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Hambrecht R, Gielen S, Linke A, et al. Effects of Exercise Training on Left Ventricular Function and Peripheral Resistance in Patients With Chronic Heart Failure: A Randomized Trial. JAMA. 2000;283(23):3095–3101. doi:10.1001/jama.283.23.3095
Context Exercise training in patients with chronic heart failure improves work
capacity by enhancing endothelial function and skeletal muscle aerobic metabolism,
but effects on central hemodynamic function are not well established.
Objective To evaluate the effects of exercise training on left ventricular (LV)
function and hemodynamic response to exercise in patients with stable chronic
Design Prospective randomized trial conducted in 1994-1999.
Setting University department of cardiology/outpatient clinic in Germany.
Patients Consecutive sample of 73 men aged 70 years or younger with chronic heart
failure (with LV ejection fraction of approximately 0.27).
Intervention Patients were randomly assigned to 2 weeks of in-hospital ergometer
exercise for 10 minutes 4 to 6 times per day, followed by 6 months of home-based
ergometer exercise training for 20 minutes per day at 70% of peak oxygen uptake
(n=36) or to no intervention (control group; n=37).
Main Outcome Measures Ergospirometry with measurement of central hemodynamics by thermodilution
at rest and during exercise; echocardiographic determination of LV diameters
and volumes, at baseline and 6-month follow-up, for the exercise training
vs control groups.
Results After 6 months, patients in the exercise training group had statistically
significant improvements compared with controls in New York Heart Association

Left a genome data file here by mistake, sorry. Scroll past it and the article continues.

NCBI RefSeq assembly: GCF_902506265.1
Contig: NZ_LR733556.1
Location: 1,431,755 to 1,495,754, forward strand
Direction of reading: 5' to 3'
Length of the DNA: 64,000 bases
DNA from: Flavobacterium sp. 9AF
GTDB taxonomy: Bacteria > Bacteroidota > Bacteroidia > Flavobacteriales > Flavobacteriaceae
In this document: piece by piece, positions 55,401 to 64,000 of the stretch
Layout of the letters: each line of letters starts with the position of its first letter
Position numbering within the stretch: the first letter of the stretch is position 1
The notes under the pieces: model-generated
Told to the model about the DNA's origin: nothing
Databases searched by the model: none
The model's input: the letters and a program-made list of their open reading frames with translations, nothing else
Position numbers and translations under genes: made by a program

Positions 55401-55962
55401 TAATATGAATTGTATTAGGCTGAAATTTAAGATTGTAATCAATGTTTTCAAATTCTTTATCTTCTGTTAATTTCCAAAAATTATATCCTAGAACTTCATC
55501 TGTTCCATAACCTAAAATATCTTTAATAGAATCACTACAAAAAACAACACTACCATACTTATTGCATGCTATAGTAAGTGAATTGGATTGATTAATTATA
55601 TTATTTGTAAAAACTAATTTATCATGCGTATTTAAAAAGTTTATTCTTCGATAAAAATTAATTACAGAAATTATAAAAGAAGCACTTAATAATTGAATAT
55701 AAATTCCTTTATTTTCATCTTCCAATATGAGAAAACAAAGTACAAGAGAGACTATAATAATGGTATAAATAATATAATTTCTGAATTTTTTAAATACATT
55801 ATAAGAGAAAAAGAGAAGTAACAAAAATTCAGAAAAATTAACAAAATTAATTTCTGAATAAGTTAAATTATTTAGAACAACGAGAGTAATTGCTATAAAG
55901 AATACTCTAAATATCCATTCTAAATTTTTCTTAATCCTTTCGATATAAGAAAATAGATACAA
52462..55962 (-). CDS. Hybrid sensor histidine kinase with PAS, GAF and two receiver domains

functional class, maximal ventilation, exercise time, and exercise capacity
as well as decreased resting heart rate and increased stroke volume at rest.
In the exercise training group, an increase from baseline to 6-month follow-up
was observed in mean (SD) resting LV ejection fraction (0.30 [0.08] vs 0.35
[0.09]; P=.003). Mean (SD) total peripheral resistance
(TPR) during peak exercise was reduced by 157 (306) dyne/s/cm−5 in the exercise training group vs an increase of 43 (148) dyne/s/cm−5 in the control group (P=.003), with
a concomitant increase in mean (SD) stroke volume of 14 (22) mL vs 1 (19)
mL in the control group (P=.03). There was a small
but significant reduction in mean (SD) LV end diastolic diameter of 4 (6)
mm vs an increase of 1 (4) mm in the control group (P<.001).
Changes from baseline in resting TPR for both groups were correlated with
changes in stroke volume (r=−0.76; P<.001) and in LV end diastolic diameter (r=0.45; P<.001).
Conclusions In patients with stable chronic heart failure, exercise training is
associated with reduction of peripheral resistance and results in small but
significant improvements in stroke volume and reduction in cardiomegaly.
Until recently, exercise intolerance among patients with chronic heart